Dining out: Sapa has divine drinks, but wildly inconsistent menu
Sapa started quietly. Anyone who drove past the 700 South block of State Street could see something was happening to the former Chinese market space.
When the up-turned corners of wood-carved buildings poked over the fence line, curiosity piqued. Still, there was no fanfare. Instead curious people relied on the rumor mill. Hearing about it was a bit like hearing tales of some mythical space, like, (forgive the pan-Asian similes) Shangri-La.
"The interior is gorgeous," one friend reported back.
"The owner imported these buildings, piece by piece from Vietnam!" revealed another.
"Excellent drinks," said a champion-imbiber friend.
However, not all accounts portrayed a culinary utopia beautifully hidden from the outside world.
Sapa's space is beautiful -- striking and not gaudy. The diverse cocktail menu spans kitsch to the sophisticated. I also found that Sapa's pan-Asian menu has yet to find its groove among the numerous cultures it tries to present on the menu.
The restaurant's name comes from a Vietnamese market town where reportedly a cultural crossroads once flourished. The unfinished courtyard space flanked with those gorgeous buildings, fish pond and stone sculptures could almost serve as a marketplace.
As the weather warms, plan on seeing it come alive with outdoor seating in the teahouses and event space.
One of the owners, Mai Nguyen, who is also behind Green Papaya in West Valley City, took on most of the design work. In the south dining room, bountiful earth-toned booths get a punch of vitality from stiletto red glass chandeliers.
The prickly fixtures look as though they were crafted by famed artist Dale Chihuly. The north dining room is more informal, the way clubs and lounges feel on a Saturday night. Vivid colors tempered with a textured metal matrix fill one wall. Either space is great for sipping Sapa's excellent cocktails.
Coconut madness ($10) is refreshing, not too sweet and served in a de-furred coconut. The lychee martini ($7.50) is floral and fragrant, with just enough booze to let you know it's a cocktail, but a classy one. In place of an olive, it has a pitted lychee fruit.
For bubbly lovers, the passion fruit Bellini is worth the $12 price tag. Really, it's two drinks in one that requires a bit of assembly on the customer's part.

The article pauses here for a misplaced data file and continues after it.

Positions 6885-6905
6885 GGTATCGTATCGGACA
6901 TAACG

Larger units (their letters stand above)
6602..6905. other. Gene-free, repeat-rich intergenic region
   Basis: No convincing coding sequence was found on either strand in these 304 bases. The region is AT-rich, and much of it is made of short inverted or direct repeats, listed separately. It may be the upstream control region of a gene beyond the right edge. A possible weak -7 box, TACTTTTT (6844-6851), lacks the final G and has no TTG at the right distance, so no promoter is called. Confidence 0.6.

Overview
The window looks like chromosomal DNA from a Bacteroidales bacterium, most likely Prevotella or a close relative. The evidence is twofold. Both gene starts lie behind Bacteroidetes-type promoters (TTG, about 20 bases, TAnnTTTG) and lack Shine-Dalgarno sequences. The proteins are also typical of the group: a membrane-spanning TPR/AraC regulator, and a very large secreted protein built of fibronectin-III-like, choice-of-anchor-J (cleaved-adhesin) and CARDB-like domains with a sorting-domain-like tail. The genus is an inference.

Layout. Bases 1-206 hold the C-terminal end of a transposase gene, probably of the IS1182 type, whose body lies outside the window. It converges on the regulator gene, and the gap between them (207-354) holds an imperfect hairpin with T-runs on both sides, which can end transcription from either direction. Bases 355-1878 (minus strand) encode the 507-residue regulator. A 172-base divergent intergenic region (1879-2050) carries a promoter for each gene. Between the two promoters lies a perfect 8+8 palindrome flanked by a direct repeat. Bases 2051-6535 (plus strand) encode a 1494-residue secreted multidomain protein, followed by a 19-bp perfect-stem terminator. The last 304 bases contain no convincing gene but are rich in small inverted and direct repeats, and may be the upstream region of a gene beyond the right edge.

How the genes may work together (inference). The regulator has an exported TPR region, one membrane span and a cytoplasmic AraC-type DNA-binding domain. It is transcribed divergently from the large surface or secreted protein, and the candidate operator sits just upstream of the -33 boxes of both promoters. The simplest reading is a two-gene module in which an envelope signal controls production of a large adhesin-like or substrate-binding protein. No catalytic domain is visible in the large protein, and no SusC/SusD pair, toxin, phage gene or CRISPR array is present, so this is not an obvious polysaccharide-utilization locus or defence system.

After the server opens the mini bottle of Freixenet Cava you pour it into the flute and add sweetened passion fruit puréed pulp. The garnish is slices of passion fruit rind arranged on a toothpick to look like an orchid.
The knife wielding takes place at the formidable sushi bar manned by what seems like an army of kimono top-wearing gentlemen.
Sapa's full name is Sapa Sushi Bar & Asian Grill.
There already, it sets a lofty goal for itself. Sapa's stab at meeting it involves a grand sushi list of rolls decorated as if the fellows took on ikebana as a hobby. It's a familiar list full of eel and tempura shrimp, cooked rolls and the raw offerings in an effort to please everyone.
That might be Sapa's downside -- taking on a large chunk of culinary territory.
Granted, they have the space and the manpower needed to take it on. But it makes room for error when it comes to something as simple as the temperature of the otherwise delicious fish.
In sashimi or in rolls such as the beautiful cherry blossom's ($14) salmon, tuna tataki ($11) or the seared albacore on the blazing jazz ($13) the fish was so cold I couldn't get the nuance and delicate flavors. On other visits, they were just fine.
Trying to do many things versus simply doing one thing (however complex or simple) and doing it well, affected the cooked items as well. Here, you get the real span of the pan-Asian themes.
Duck spring rolls ($7) were tasteless one meal, but perfectly balanced during another. Beef short ribs were too tough to fully enjoy as an entrée ($14) but all right in the Bento lunch combo ($8.95).
Some dishes were bad: too sweet drunken noodles ($10 to $12), and crispy shrimp and crab rolls that had plenty of texture, but no flavor.
Others were remarkably good.
String beans "salad" ($6) is really a stir-fry in denial. But whatever it wants to be, I'll gladly eat the blistered, crisp-tender spears. Hot summer (wild shrimp in a spicy lemongrass broth) soup and coco-cream chicken soup ($4-$9) were soothing and invigorating. Miso soup ($3) is usually an afterthought, but Sapa's is paler than what you normally find and the gentleness befits the tiny, diced tofu and elegant flavor.
Sapa's adventurous highs and lows can be frustrating or exhilarating. But there's evolution in the works with new menu items. One hopes they leave behind the "must-please" attitude of the ubiquitous frozen tiramisu (once a Sapa dessert) to something more signature, unique and unforgettable.
After all, we can get the "usuals" at any old place. But the passion fruit "orchid" in a well composed cocktail?
That's a completely different tale.
In a nutshell » Huge pan-Asian menu in a gorgeous mix of hip and traditional setting. The sushi menu and bar is expansive, relying on sauces and familiar cooked options. Better luck with seared string bean "salad," reasonable Bento lunch combos and the excellent cocktails, like the passion fruit Bellini.
Where » 722 S. State St., Salt Lake City; 801-363-7272
Hours » Monday to Thursday, 11:30 a.m. to 3 p.m., 5 to 10 p.m.; Friday, 11:30 a.m. to 3 p.m., 5 to 11 p.m.; Saturday, 5 to 11 p.m.
Prices » $$
Liquor » Full service
Corkage » $7
Reservations » Accepted
Children's menu » No
Takeout » Yes
Outdoor dining » begins Spring 2010
On-site parking » Yes
Wheelchair accessible » Yes
Credit Cards » All major
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